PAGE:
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The Knox Student

Student Read, Student Written, Student Led Since 1878

The Knox Student

Student Read, Student Written, Student Led Since 1878

The Knox Student

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Melon Grant Encourages Engagement with Humanities

Melon+Grant+Encourages+Engagement+with+Humanities

Knox recently received a 1.5 million dollar Mellon grant focused on making the humanities more socially relevant. New humanities courses will center on abolitionism in their field, and other courses are adding additional material on abolitionism into their preexisting work.

Discussions with some of the long-standing humanities professors at Knox show a concern for the drop in humanities major graduates. Professor of Art History and Director of the Art Museum Program and Art Museum Studies Gregory Gilbert, the sole professor for the Art History major, expressed great concern over the drop in students.

Gilbert explained that current students, enrolled & prospective, are very job-conscious. Students are worried about what major is going to make them the most money in the future, choosing business, economics, and STEM related majors to achieve that goal.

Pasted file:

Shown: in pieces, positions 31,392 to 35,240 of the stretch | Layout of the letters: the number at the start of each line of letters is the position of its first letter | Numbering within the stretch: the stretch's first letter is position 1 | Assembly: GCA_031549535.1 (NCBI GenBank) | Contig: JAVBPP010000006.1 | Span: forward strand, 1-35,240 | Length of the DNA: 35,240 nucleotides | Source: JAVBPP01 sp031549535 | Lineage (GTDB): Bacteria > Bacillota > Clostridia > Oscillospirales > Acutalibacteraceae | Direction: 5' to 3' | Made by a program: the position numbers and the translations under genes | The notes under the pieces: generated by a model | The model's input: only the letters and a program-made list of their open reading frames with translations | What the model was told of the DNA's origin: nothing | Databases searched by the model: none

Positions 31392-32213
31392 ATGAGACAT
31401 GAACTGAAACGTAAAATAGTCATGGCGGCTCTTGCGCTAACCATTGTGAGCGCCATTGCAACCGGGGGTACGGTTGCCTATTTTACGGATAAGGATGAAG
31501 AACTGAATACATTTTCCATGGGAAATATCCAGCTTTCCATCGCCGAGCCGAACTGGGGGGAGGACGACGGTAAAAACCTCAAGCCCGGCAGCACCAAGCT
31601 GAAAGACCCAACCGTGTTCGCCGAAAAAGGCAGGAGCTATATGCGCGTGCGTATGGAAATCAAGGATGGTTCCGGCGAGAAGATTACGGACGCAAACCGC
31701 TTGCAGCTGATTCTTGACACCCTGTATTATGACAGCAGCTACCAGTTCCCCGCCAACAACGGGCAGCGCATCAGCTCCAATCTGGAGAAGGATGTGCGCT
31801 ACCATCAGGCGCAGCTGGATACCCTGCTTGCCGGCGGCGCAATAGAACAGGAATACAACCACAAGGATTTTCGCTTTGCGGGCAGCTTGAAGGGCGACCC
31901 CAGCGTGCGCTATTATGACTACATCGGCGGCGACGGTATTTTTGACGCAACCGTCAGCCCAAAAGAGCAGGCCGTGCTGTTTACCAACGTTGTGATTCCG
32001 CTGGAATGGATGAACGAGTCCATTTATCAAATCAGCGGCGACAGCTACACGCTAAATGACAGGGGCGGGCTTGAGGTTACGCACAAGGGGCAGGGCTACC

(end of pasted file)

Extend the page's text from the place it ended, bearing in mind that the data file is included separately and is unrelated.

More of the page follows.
“I think it is definitely influenced by the massive growth of the tech and science industries in the US and globally. Institutions of higher learning are following this trend in expanding their STEM programs, knowing that it is a popular career track for the current generation of incoming students. This also includes the growth of business programs at many colleges and universities, including Knox. Much of this is due to the instability of the economy in recent years. [..] Given the high cost of private school education, families want to see a return on this investment,” said Gilbert.